Moscow said its aircraft had hit Islamic State (IS) command centers, arms depots and military vehicles, the report says.

Targets included the IS stronghold of Raqqa, but also Aleppo, Hama and Idlib - provinces with little IS presence.

Members of the U.S.-led coalition targeting IS have renewed their criticism of the Russian action.

In a statement, the U.S., UK, Turkey and other coalition members called on Russia to cease air strikes they said were hitting the Syrian opposition and civilians, adding that they would "only fuel more extremism."

The Syrian opposition and others have suggested non-IS rebel factions opposed to President Assad - the Kremlin's ally - are bearing the brunt of the Russian attacks.

Alexei Pushkov, the head of the foreign affairs committee in Russia's parliament, said the air strikes - which began on Wednesday - could last for three to four months.

He added that the U.S. had only "pretended" to bomb IS, and promised that Russia's campaign would be much more effective.

The British-based Syrian Observatory for Human Rights said Russian air strikes had hit a training camp and a camouflaged command post near the IS "capital" of Raqqa, and that 12 IS fighters were killed in the attack.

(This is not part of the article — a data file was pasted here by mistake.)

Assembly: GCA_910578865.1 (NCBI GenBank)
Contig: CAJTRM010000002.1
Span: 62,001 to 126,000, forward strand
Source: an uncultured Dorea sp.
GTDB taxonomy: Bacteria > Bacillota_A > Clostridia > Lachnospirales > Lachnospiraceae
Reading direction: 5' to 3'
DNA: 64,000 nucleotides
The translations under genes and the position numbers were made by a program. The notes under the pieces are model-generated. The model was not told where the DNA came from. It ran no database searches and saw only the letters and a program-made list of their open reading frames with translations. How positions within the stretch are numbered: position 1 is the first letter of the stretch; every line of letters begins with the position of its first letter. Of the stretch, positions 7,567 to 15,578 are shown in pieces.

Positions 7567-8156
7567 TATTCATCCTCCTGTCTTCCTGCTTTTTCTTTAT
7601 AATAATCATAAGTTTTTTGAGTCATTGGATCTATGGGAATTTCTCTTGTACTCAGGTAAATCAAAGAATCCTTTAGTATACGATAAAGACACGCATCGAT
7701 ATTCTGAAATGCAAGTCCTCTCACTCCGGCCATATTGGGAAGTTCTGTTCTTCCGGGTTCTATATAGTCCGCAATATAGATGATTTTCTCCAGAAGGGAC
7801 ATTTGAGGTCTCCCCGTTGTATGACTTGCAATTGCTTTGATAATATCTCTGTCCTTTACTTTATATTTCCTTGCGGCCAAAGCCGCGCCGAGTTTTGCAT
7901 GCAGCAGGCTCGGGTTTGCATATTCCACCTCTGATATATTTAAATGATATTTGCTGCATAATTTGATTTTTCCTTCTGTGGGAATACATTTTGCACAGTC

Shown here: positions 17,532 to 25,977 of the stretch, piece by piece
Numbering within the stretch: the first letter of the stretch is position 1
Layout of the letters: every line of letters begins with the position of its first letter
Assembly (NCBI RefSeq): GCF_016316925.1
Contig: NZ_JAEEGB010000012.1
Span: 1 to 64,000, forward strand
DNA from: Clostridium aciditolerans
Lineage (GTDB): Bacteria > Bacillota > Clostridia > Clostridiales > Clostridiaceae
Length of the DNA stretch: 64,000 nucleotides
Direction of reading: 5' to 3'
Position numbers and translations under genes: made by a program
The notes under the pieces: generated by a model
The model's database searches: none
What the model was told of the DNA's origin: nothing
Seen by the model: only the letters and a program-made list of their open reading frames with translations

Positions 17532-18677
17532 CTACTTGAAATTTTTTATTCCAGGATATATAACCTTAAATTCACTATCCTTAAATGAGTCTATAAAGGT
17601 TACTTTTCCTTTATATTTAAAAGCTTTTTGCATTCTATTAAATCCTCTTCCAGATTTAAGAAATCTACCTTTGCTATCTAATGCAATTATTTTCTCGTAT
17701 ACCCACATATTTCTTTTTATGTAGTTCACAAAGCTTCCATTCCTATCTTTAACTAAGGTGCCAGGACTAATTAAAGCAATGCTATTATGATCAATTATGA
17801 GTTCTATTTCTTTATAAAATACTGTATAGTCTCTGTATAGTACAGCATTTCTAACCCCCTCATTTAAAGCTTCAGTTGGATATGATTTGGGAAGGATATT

Activists and residents of the city said IS had cancelled Friday prayers and emptied mosques, amid fears of further Russian air strikes.

Elsewhere, a radio mast and communications tower belonging to the Free Syrian Army - forces opposed to President Assad which have received American training and supplies - were attacked by Russian aircraft in Aleppo. However, Syrian sources said neither had been destroyed, contrary to earlier reports.

Meanwhile, IS fighters have attacked a government airbase in eastern Syria.

Reports from the area, near the IS-controlled city of Deir al-Zour, speak of loud explosions, heavy clashes and government fighter jets circling in the sky.

The U.S.-led coalition said it had targeted IS in 28 air strikes in both Syria and Iraq on Thursday.